Sanitation


At least 2.6 billion people in the world lack access to basic sanitation, a silent humanitarian crisis that each day takes thousands of lives. Every year millions of people, most of them children, die from diseases associated with inadequate water supply, sanitation, and hygiene. According to the World Health Organization, each and every day some 3,900 children die because of dirty water or poor hygiene. Diseases transmitted through water or human excrement are the second-leading cause of death among children worldwide, after respiratory disease. Four in ten of our fellow women, men, and children have no choice but to defecate in buckets, in plastic bags, in open fields, and alongside footpaths, streets, and railroad tracks, not occasionally but every single day. Investments that can improve the sanitation crisis include construction of simple pit latrines, ventilated improved pit latrines, septic tanks, flush toilets, as well as the construction of sewers in sufficiently populated areas.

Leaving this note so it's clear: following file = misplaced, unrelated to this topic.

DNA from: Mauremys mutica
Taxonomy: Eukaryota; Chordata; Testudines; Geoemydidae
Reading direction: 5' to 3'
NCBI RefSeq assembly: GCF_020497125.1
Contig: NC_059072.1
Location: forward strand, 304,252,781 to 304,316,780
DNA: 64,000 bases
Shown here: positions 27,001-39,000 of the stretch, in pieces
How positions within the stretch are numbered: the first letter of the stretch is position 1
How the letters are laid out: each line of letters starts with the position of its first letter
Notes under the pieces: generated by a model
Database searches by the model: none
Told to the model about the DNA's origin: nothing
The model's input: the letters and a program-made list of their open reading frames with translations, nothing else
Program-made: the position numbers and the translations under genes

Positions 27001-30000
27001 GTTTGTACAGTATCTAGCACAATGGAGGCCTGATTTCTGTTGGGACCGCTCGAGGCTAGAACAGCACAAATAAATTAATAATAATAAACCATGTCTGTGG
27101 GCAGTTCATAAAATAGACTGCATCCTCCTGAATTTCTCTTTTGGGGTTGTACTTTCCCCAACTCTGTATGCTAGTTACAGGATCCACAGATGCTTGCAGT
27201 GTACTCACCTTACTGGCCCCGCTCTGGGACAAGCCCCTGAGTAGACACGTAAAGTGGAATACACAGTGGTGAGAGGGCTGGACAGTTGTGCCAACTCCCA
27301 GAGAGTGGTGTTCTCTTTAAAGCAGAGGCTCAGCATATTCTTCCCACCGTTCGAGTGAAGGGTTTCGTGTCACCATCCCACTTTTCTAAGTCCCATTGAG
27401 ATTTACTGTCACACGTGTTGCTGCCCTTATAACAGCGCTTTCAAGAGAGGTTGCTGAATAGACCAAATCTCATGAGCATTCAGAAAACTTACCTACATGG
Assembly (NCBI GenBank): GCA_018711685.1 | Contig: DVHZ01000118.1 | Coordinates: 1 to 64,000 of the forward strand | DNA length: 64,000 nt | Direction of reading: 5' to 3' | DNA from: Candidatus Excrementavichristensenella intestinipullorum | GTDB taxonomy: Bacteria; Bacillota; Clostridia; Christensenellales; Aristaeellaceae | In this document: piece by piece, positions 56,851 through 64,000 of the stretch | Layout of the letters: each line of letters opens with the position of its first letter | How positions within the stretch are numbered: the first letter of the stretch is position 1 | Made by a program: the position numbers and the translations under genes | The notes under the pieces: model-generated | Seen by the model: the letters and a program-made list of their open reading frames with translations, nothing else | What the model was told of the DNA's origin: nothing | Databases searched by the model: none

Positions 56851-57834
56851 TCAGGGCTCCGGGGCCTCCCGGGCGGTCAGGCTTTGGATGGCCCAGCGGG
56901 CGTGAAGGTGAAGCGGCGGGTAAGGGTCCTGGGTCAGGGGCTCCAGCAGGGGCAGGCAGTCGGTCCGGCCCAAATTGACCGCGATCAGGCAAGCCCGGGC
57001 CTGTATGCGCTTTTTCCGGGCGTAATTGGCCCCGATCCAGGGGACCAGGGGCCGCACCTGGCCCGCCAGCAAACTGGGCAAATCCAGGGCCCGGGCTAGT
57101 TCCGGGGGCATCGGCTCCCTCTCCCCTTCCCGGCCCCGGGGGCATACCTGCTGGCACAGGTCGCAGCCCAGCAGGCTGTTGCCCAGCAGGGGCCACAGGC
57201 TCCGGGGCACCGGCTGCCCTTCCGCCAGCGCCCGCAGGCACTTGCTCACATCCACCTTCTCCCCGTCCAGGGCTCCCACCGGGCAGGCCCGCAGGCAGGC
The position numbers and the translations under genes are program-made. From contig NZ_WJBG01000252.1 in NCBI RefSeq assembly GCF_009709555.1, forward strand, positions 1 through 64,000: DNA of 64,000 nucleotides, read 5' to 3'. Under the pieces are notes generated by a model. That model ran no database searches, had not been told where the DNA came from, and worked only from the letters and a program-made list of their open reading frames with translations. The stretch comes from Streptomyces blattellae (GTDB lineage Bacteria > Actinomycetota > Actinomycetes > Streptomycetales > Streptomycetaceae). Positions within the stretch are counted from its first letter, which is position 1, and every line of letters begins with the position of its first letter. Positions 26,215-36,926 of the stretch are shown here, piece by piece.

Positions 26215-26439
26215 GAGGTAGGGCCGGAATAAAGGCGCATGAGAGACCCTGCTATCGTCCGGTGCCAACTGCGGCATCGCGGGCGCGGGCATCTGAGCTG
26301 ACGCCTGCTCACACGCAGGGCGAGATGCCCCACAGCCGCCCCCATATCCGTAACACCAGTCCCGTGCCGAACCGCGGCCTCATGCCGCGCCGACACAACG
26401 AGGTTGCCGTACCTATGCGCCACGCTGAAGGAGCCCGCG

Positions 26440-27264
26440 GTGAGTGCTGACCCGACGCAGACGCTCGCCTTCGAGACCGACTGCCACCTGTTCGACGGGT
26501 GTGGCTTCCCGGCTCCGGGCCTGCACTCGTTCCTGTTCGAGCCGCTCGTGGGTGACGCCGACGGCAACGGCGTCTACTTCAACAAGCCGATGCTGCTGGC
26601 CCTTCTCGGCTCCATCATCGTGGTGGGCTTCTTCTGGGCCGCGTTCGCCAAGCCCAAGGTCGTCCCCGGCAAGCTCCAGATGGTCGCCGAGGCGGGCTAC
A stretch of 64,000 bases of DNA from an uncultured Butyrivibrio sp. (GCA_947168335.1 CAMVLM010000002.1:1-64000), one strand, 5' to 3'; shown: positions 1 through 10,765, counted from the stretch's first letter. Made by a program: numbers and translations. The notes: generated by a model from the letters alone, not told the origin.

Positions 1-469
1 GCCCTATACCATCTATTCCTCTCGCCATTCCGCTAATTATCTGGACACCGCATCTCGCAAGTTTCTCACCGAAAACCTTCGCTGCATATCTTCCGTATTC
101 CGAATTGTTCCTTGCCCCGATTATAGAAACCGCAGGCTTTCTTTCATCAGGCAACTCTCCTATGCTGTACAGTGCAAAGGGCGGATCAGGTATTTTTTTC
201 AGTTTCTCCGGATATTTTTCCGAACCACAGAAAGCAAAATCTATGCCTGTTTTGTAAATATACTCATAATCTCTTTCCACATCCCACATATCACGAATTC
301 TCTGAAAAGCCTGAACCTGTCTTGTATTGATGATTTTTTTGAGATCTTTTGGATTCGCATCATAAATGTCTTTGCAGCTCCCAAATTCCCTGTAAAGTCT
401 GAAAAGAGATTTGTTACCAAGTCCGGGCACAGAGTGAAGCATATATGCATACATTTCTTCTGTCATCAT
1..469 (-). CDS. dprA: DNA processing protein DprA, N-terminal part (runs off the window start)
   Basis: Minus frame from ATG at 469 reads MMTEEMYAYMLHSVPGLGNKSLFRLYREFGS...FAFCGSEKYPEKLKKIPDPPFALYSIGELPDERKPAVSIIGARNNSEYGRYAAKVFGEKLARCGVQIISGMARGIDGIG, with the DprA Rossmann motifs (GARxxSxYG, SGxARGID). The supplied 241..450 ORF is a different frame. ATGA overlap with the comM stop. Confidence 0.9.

In the MV Sim, construction of public latrines reduces the transmission of water-borne disease.

For more information, see:

United Nations and World Water Assessment Programme. 2003. UN World Water Development Report: Water for People, Water for Life. UNESCO.

World Health Organization. 2004. "Water, Sanitation and Hygiene Links to Health: Facts and Figures." Geneva.

UN Millennium Project Task Force on Water and Sanitation